We all have lived long enough to know one fact very well that our brain is the most important organ. If we can think and keep thinking life becomes much easier. However, we do not realize one aspect; the brain’s sole functioning is not to be our think tank. Its primary functions include protecting us. From whom? Of course the big bad world but there is one person the brain protects us from - Us! Why do we need protection from ourselves?
Ego is that part of our personality that consists of our identity. It defines who we are, our capabilities and also our limitations. If an individual faces any situation where the ego might get hurt, they create a barrier of denial or illusion. Hence, using the most powerful organ of our body, the brain, we formulate reasoning and illusion, often called a bias, which helps protects our fragile ego. These biases often referred to as “shortcuts” are quick fix solutions that we subconsciously device for ourselves. However, in the process, we are doing more harm than good. One such bias is called Anchoring.
Anchoring & Salience: Mutual Funds
You may have conjured the image of a ship on a shore which has been anchored. The ship is unable to sail and seek new lands because of the existing bondage. Anchoring works on the feature of salience. Salience refers to bits of information that investors consider to be most important and prominent. If an investor is planning to invest in Mutual Funds they anchor information that favours Mutual Funds. Investors often listen and choose to remember the parts where financial advisors praise a certain fund or stock in terms of profitability and ignore the parts where they may have spoken about the risks involved. For example, your financial advisor praised a certain fund stating that it has been generating over 15% returns for the last 10 years. You anchored this fact. However, he also mentioned that a standard deviation of 12 makes the fund very volatile in nature. This was the part your memory decided to forgo.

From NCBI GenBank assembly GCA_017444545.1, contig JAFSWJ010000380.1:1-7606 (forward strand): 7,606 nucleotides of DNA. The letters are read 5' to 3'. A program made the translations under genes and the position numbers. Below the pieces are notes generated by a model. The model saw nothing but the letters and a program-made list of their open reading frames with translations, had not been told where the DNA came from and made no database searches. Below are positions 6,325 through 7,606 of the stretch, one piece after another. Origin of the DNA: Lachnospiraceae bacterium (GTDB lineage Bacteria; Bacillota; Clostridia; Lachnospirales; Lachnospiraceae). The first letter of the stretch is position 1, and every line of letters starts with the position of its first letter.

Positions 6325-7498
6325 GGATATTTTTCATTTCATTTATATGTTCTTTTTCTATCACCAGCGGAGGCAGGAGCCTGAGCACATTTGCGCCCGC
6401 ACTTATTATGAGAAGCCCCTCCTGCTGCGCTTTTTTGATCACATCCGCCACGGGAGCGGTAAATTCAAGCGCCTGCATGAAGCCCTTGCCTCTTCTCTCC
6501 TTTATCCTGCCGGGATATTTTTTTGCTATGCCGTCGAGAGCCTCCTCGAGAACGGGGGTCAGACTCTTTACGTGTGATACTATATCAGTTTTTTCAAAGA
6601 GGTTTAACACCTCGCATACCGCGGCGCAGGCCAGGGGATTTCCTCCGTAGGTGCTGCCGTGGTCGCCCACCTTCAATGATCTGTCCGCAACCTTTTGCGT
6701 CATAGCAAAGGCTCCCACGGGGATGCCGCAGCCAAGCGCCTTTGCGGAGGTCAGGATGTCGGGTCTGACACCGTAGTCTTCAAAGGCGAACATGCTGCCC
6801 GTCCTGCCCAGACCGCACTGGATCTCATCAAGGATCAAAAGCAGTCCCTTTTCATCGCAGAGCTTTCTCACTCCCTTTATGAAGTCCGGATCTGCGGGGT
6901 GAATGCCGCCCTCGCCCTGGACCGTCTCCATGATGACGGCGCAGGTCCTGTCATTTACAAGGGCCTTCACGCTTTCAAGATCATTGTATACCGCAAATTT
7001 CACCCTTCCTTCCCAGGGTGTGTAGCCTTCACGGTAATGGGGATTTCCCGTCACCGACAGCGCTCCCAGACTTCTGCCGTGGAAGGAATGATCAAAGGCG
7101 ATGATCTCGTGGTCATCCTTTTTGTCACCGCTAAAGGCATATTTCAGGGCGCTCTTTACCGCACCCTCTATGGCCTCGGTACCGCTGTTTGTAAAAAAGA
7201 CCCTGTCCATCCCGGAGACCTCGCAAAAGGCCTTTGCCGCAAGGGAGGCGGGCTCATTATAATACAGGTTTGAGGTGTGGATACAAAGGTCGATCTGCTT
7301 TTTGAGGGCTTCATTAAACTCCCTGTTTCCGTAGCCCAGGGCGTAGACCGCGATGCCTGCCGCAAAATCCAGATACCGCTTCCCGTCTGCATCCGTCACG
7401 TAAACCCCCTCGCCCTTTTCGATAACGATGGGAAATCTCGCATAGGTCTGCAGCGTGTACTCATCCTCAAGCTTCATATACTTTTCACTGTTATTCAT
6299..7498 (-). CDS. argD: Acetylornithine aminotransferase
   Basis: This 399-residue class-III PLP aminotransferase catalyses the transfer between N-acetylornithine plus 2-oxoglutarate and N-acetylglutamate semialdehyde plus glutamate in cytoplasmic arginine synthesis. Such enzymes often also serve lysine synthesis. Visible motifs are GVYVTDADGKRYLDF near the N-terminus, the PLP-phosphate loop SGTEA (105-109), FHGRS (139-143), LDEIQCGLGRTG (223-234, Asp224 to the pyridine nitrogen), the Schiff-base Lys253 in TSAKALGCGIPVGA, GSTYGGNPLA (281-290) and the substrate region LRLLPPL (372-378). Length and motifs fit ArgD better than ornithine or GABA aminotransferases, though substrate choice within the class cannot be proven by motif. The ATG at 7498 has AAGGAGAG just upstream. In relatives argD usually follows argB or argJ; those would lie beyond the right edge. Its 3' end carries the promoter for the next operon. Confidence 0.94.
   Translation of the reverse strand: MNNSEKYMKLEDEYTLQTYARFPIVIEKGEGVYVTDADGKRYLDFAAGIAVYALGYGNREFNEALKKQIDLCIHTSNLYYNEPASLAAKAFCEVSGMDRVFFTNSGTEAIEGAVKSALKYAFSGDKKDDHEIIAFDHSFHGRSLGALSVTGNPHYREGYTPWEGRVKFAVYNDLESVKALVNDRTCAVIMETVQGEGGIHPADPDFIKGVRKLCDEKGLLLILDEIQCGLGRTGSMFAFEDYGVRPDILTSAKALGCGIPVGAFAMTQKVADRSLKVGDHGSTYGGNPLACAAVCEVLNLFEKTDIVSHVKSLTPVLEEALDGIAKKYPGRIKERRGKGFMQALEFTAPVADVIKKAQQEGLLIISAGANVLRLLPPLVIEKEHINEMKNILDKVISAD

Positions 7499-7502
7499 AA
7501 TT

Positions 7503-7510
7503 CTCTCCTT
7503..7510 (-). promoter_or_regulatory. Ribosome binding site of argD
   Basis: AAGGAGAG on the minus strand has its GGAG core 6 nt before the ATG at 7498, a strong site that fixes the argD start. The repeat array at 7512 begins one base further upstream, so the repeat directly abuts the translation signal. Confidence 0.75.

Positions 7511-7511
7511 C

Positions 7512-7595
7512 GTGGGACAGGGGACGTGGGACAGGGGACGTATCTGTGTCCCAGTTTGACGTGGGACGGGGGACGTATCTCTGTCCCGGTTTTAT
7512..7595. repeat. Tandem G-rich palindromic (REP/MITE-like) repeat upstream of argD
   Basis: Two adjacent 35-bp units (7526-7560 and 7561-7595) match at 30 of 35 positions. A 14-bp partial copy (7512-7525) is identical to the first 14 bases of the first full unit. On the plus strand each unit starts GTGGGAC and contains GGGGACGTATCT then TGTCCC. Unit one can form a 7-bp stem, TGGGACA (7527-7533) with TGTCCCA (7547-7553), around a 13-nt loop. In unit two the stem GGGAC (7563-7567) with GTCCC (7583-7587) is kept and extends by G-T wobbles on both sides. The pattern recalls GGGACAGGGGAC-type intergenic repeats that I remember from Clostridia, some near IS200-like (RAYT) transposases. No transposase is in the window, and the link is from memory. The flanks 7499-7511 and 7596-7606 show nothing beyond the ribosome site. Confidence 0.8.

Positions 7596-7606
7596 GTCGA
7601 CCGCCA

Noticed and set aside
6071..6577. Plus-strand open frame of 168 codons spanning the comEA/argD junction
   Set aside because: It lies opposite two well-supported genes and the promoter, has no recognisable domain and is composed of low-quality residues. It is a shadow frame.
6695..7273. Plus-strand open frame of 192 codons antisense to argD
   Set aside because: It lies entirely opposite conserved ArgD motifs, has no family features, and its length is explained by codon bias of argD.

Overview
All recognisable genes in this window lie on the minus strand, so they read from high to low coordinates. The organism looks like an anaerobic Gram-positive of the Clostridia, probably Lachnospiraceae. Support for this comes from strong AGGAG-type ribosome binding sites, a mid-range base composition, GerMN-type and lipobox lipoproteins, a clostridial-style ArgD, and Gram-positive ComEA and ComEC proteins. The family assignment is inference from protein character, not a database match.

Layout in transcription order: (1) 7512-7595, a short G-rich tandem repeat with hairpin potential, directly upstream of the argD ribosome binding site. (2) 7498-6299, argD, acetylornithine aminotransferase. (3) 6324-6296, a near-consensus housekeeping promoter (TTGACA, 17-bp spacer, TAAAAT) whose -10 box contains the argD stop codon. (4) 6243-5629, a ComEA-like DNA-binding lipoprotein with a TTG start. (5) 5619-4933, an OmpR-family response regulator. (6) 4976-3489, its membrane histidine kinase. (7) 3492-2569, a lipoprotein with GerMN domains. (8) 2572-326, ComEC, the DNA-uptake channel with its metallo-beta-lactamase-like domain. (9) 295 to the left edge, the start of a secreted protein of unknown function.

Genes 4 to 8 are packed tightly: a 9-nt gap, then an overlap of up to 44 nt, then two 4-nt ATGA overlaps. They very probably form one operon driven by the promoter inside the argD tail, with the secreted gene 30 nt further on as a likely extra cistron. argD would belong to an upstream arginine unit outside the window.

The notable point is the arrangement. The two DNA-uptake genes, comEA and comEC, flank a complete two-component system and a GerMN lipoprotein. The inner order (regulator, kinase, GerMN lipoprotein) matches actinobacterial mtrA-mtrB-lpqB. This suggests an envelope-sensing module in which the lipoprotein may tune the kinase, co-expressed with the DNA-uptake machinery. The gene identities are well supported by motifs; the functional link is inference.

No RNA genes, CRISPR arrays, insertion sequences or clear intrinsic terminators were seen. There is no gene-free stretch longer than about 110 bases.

The opposite happens when you have decided against investment in Mutual Fund. No matter how much a fellow investor or advisor praise a certain scheme or fund. You have anchored the facts of Mutual Funds being risky, volatile, time consuming and all other facts that favours your decision to not invest in Mutual Funds.
One of the most common features that are often used to describe Mutual Funds is one of the most efficient returns generating instrument if investors stay invested for three to five years or preferably for longer term. Investors tend to anchor the information of efficient return generators. They invest in Mutual Funds with sky high expectations but feel disheartened when the anchored information of return generators does not reflect in their investments. Investors want quick returns but are not willing to invest time in that process.
Investors often enter Mutual Funds when the fund is at a high point and anchor the high point as the base return. In the short term there maybe variations in returns and it tends to fluctuate. Some investors also anchor the past performance as the reflection of the fund’s future performance. As a result a lot of investors invest at a high point of the market and exit at a low point of the market.
Anchoring is the reason why a lot of myths about Mutual Funds are perpetuated. Investors anchor the information that mutual funds are risky when to want to avoid investing in Mutual Funds. If a fellow investor mentions that Mutual Funds have been generating return of 20% we anchor that information and use that as a reference point while making investment decisions or talking to others. The bottom line is we anchor the information that is favourable to us at a given point of time.
Anchoring & Salience: The Stock Markets